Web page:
August is an oddity. There are days when it is blissfully quiet, so much so that I can get some paperwork done and complete admission avoidance care plans with no interruptions.
I even grab a heavenly latte from the new bistro next door and sit for five minutes on the park bench as I watch the world go by. But then general practice kicks in, the phone shrieks incessantly and home visits go through the roof.
Unlike Baby Attila, who loves phones (he hides them under his potty), I have an aversion to them. Some time ago, in a fit of hormonal madness, I gave my mobile number to a patient who now texts me emergency prescription requests, usually at some ungodly hour. I have tried to tell her firmly that this will not do; it is bad enough that my husband’s phone beeps at him at 11pm to write in his journal.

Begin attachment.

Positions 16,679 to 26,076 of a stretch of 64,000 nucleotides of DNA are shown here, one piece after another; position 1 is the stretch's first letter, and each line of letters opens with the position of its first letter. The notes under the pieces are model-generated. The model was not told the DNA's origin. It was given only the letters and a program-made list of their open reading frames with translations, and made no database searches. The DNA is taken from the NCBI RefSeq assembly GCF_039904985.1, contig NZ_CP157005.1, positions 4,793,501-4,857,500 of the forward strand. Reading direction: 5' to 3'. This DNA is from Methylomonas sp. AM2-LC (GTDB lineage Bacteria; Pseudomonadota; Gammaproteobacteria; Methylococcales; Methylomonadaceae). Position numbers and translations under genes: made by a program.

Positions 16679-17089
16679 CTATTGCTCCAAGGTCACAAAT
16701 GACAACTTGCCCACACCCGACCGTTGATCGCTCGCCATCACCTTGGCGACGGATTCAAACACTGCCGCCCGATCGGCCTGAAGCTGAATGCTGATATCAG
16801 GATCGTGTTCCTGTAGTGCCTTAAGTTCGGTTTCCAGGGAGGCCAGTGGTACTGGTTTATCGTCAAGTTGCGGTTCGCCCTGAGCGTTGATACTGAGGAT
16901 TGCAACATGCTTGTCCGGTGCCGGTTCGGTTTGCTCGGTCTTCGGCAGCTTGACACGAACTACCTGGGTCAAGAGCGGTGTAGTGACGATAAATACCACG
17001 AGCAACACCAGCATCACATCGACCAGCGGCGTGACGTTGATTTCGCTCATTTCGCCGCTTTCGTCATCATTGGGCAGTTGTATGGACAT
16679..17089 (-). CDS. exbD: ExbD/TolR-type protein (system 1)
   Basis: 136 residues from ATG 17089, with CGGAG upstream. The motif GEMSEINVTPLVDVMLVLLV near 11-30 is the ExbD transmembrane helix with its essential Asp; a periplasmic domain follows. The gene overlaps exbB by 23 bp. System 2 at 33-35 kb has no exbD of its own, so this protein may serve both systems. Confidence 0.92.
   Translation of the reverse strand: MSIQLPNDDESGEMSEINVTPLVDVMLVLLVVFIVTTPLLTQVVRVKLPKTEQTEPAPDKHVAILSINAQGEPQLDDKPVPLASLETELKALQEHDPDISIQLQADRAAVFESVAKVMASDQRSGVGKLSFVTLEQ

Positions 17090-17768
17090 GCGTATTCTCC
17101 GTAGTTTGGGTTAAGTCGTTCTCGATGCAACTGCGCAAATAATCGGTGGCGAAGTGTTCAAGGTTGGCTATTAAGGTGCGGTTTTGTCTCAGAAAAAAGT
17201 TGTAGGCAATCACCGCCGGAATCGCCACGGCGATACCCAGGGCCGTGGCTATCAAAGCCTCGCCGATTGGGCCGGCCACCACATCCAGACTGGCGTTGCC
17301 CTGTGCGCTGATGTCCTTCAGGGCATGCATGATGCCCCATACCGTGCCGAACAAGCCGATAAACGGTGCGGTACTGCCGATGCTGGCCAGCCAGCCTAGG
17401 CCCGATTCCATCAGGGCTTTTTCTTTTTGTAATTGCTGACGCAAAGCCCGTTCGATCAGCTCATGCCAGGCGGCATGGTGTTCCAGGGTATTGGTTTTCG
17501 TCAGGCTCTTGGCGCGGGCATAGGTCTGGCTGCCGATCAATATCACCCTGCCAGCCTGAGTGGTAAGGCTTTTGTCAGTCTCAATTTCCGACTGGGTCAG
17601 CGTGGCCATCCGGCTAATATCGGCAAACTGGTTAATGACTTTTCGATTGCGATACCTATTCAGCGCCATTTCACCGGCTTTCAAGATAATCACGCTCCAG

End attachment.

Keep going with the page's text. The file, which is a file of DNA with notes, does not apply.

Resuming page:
Modern technology does have its uses – unless you practise on Mars, most GPs are usually chasing their own tails most of the time and need any help they can get to ease the workload. Most days, telephone triage is a godsend, but today I have been glued to a phone and a computer, with an occasional mouthful of fresh air gained by ducking my head out of the window.
Half an hour on hold trying to get through to eye casualty and I have lost the will to live. I give up and instead, send my very patient patient there, armed with a referral letter.
When I arrive home in the evening, the kids are all smiles as they meet me in the hallway.
‘What have you broken?’ Past experience makes me instantly highly suspicious.
‘We haven’t broken anything,’ they say, emphasising the ‘we’.
‘You know how Baby likes phones.’
‘Well, he sort of broke your charger,’ they say, braced for my response.
‘Never mind, these things happen,’ I reply, shrugging my shoulders nonchalantly.'
- Dr Aziz is a GP partner in north-east Bristol